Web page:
To Thine Own Self Be True

I learned from a legend last week. Let me explain. Project Freedom, a community organization based in Scarborough, hosted a talk on November 16th titled “Consciousness, Creativity, and Music” in UofT’s Earth Sciences Building. The event featured a lecture by the Wu-Tang Clan’s GZA - also known as The Genius, and rightfully so. If you aren’t familiar with Wu-Tang, you’re on time out for 10 minutes. Go sit in a corner. (I’m kidding. According to my older brother, they’re the best rap group of all time.
Dave Chapelle knows. Source:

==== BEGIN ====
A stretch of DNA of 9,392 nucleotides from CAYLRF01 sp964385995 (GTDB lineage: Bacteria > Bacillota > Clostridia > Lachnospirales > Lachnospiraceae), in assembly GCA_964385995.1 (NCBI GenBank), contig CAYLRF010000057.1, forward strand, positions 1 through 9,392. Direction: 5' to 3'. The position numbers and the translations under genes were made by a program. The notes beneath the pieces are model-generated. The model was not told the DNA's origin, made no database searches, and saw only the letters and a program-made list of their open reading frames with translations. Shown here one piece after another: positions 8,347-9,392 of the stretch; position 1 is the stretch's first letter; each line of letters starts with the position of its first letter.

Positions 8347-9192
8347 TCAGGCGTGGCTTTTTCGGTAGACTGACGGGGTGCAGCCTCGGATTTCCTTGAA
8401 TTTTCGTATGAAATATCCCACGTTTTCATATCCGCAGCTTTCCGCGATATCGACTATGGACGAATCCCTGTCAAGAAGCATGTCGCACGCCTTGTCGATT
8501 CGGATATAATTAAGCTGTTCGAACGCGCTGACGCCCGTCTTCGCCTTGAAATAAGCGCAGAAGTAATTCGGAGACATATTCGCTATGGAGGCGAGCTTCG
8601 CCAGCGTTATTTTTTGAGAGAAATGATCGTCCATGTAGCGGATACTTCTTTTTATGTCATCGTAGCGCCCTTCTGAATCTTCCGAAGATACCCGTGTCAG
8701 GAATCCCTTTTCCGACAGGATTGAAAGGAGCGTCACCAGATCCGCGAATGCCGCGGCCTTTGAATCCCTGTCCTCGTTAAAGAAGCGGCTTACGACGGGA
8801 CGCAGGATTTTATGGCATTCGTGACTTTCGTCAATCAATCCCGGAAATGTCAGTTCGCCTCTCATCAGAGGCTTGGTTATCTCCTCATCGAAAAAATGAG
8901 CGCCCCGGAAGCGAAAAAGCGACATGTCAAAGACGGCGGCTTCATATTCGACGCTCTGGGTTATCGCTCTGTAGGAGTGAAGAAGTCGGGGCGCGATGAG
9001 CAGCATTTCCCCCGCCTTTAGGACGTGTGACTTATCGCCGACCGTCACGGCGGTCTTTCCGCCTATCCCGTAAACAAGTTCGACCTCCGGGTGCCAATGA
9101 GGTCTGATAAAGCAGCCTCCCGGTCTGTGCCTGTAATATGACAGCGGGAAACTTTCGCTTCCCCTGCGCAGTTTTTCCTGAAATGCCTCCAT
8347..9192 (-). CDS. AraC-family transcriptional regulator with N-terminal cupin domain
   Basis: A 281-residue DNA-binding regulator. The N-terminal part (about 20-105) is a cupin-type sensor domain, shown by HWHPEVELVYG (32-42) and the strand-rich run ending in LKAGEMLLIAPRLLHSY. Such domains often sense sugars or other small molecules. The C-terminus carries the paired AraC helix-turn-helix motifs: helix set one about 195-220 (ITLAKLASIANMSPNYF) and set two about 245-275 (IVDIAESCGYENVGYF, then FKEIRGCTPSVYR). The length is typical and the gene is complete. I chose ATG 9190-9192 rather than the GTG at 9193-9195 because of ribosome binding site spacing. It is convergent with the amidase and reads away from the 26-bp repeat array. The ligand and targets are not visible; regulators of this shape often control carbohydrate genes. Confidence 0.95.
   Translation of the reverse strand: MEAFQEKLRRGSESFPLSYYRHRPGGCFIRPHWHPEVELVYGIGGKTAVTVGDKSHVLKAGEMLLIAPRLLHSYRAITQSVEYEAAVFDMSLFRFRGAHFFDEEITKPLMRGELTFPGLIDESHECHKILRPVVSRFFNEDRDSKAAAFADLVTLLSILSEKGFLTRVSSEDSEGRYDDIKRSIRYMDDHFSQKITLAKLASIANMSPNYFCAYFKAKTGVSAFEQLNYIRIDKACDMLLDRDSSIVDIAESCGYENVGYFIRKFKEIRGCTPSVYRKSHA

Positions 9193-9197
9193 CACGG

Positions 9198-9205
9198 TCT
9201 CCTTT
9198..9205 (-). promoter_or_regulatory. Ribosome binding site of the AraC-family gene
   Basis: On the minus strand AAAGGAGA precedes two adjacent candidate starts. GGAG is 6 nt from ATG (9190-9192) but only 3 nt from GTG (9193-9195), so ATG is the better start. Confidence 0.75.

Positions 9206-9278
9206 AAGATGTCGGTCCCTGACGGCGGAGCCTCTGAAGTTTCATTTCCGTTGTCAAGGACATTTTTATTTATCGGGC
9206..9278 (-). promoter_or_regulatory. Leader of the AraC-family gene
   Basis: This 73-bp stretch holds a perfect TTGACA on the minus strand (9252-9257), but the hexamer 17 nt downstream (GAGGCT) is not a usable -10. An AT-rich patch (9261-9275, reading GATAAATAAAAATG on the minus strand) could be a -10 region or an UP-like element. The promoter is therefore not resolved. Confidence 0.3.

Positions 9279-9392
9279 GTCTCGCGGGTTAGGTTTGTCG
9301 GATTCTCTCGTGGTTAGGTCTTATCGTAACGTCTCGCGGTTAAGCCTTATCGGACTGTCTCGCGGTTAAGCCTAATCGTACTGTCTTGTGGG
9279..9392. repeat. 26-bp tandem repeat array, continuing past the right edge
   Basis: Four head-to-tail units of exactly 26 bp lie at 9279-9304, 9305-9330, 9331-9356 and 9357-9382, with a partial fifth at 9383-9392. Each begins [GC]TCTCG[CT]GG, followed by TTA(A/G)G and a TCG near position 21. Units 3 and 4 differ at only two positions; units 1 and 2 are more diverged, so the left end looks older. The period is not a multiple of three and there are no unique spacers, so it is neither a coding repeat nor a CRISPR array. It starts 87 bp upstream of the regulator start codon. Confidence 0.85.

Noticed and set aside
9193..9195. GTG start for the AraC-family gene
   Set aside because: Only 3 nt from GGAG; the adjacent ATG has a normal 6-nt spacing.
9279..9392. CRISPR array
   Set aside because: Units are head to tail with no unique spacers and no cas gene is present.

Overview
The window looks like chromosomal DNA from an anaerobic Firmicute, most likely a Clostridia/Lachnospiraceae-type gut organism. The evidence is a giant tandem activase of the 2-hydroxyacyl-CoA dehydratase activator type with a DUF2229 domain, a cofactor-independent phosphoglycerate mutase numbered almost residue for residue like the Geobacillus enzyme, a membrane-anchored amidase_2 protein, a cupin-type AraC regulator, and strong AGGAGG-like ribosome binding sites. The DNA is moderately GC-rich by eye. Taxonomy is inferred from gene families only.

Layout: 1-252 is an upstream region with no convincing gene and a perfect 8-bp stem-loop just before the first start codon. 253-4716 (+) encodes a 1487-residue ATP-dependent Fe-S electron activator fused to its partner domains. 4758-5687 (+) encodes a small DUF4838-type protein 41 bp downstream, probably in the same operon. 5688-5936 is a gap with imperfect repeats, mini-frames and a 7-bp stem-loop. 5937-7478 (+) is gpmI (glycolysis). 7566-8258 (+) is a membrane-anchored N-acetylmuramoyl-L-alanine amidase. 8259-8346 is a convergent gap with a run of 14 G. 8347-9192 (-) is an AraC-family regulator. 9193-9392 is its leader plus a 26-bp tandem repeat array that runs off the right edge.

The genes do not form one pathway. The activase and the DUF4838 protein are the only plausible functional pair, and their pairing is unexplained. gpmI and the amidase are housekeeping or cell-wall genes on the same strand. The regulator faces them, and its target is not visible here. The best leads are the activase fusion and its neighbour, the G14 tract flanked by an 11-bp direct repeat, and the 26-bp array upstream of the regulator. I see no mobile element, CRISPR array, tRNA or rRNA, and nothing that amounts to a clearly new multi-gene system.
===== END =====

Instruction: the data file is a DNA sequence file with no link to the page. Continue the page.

GZA spoke about physics, philosophy, math, hip-hop, education, music, spirituality, and creativity. It was a lot to ingest, and even though I’m a novice in most of the things that he covered, I left the lecture inspired to learn more about the sciences and their connection to art (one connection he made between physics and rap; think of your thoughts as energy and your rhymes as matter). He said one thing in particular that I really needed to hear, and that has been on the forefront of my mind - a lack of self-awareness leads to clouded judgment in the choices that you make. I felt like the Genius was speaking directly to me. I am aware that I need to improve my self-awareness, but I hardly make a conscious effort to do so. I’ve been super uncertain about my choices lately, and I find myself desperately seeking answers everywhere except inwards. How can I expect to make choices that are good for me if I don’t even understand my character, desires, and all that makes me, me? I think that self-awareness, for me, needs to begin with a critical questioning of what motives, desires, and circumstances drive me to make the choices that I do. GZA mentioned that our actions always follow our thoughts, and so our thoughts shape our universe - if I don’t understand my inner self and my thoughts, how will I ever possibly understand my choices and actions? GZA dropped a classic line from Shakespeare’s Hamlet - “To thine own self be true”. Impossible if I don’t know my self. Something to think about, U of T.

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